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Marvel's Avengers needs to be put out of its misery

Marvel's Avengers.
(Image credit: Crystal Dynamics)

Marvel's Avengers' official site has a long and frankly dull post celebrating the one year anniversary of the ill-fated multiplayer brawler. Square Enix expected this to be one of the biggest games in the world, the most commercial superhero license around realised as a live service game that would see players bashing baddies and buying costumes for years to come.

It didn't quite work out that way. You almost never see the game breaking more than 1000 concurrent players on Steam, matchmaking has been a nightmare since launch (presumably for this reason), and the endgame... well, there is no endgame worthy of the sobriquet. All of which is an enormous pity because by no means is this a bad game: the singleplayer campaign is great, and is now bolstered by three chunky expansions that added two Hawkeyes and Black Panther. Multiplayer, when it works, can be great fun too.

But Marvel's Avengers just doesn't have the depth and mission variety to keep you hooked. The multiplayer becomes repetitive far sooner than it should. The gear system has sucked from the start (and the developers still haven't worked out how to fix it). And there's never any sense that the Avengers Initiative, the narrative umbrella under which multiplayer sits, is doing anything comparable to what Bungie has managed with Destiny 2. That might seem an unfair comparison, but make no mistake: this game was intended to compete in the same space as Destiny 2, and as things stand Bungie's shooter is in a different league.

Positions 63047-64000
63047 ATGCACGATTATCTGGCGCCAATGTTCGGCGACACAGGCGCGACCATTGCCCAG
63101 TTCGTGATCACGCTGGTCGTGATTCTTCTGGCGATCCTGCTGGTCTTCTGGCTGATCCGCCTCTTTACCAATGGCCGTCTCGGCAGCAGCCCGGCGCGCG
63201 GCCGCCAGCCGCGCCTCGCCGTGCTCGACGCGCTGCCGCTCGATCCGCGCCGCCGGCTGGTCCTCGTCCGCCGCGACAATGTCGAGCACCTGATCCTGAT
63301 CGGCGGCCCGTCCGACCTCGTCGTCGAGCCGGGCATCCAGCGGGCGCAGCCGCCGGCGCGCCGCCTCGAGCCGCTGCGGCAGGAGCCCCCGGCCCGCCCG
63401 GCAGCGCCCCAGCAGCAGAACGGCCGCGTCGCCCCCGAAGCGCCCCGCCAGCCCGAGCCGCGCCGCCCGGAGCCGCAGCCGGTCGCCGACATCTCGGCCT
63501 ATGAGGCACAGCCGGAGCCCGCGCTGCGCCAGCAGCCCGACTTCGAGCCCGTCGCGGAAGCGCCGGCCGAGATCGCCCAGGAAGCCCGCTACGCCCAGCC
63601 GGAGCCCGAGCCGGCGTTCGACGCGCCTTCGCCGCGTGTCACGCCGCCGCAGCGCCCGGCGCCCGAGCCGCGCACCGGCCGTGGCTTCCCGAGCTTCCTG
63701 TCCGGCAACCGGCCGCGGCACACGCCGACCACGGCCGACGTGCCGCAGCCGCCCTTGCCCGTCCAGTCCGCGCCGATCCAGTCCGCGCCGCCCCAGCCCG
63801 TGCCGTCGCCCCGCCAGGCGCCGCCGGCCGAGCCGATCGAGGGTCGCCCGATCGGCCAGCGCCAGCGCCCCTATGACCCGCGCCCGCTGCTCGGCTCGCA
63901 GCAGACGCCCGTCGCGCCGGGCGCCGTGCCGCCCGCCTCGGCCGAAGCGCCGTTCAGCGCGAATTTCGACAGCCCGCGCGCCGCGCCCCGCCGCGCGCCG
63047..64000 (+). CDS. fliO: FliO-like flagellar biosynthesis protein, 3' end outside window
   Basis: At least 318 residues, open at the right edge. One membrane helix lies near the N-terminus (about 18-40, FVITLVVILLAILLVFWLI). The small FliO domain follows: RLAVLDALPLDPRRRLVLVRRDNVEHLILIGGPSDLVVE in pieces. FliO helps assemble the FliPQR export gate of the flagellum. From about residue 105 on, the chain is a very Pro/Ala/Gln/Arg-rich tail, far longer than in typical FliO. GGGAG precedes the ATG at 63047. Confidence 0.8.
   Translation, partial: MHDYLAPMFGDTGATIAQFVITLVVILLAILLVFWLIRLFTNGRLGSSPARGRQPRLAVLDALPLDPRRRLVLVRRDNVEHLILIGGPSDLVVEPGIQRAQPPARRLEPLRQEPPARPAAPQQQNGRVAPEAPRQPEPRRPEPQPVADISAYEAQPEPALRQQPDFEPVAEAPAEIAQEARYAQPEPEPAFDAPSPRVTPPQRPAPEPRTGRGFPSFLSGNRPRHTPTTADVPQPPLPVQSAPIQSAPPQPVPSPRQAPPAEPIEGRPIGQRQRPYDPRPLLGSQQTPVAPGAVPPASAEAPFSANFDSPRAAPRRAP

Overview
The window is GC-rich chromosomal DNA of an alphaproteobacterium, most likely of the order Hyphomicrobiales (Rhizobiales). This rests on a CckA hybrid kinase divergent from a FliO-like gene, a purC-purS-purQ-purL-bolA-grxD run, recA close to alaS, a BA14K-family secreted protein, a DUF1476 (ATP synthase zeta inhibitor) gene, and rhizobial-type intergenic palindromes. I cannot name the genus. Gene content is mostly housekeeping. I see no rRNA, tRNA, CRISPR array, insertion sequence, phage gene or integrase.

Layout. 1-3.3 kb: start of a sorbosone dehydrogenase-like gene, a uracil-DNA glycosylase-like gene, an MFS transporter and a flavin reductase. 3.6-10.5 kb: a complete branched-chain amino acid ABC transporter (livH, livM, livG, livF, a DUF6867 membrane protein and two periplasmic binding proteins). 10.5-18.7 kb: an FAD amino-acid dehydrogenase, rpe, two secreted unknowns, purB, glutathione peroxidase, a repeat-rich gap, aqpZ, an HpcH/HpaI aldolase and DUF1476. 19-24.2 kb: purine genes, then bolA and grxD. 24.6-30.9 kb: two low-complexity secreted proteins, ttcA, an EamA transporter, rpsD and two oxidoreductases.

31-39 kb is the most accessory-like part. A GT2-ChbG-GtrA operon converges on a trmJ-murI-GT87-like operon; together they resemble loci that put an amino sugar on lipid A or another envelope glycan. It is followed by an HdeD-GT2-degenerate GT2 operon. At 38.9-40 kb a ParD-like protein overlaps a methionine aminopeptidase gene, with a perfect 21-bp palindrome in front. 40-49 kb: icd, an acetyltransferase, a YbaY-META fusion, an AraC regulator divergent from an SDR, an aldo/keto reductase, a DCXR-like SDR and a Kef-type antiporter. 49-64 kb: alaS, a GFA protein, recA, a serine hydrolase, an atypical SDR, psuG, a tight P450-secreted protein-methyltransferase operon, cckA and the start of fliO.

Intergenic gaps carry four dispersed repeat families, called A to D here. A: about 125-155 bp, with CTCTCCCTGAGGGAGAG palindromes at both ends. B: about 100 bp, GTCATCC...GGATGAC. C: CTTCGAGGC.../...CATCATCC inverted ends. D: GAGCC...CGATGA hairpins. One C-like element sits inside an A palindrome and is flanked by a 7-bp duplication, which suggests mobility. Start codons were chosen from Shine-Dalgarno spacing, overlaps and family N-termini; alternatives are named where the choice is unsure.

(Image credit: Crystal Dynamics)

I am probably being a bit mean. But Marvel's Avengers has always felt like two games smooshed together: one of the best Marvel singleplayer experiences out there (if it wasn't for Insomniac's Spider-Man, probably the best), with a multiplayer mode that is fun but completely incapable of sustaining interest over weeks, let alone years. 

The low playercounts are why the Crystal Dynamics writeup ends up throwing absolutely pointless metrics out. 275 million hero levels earned! 1.5 billion upgrade modules rewarded! Who cares! Introducing the game's roadmap for the rest of the year, the post says "our goal is to deliver more compelling Avengers Initiative content that is replayable." It cites the upcoming Klaw raid as an example of what this means in practice:

"The Klaw Raid features custom-crafted levels, new threats that require complex and tactical combat, and stronger enemy variety themed to the Villain being faced. New enemies called Echoes (sound constructs created by Klaw) have been created and tailored exclusively for this experience. With the Power Level increase to 175 yielding more compelling drops, it is a notable example of replayable and rewarding content that fits our mantra moving forward."

(Image credit: Crystal Dynamics)

There is a bunch of other stuff going into more detail on things like drop rates in the post itself, and as these roadmaps are becoming quite common I would like to add an appeal to developers: stop putting 'bonus XP weekends' on there to bulk them out. That's not a feature and, again, no-one cares.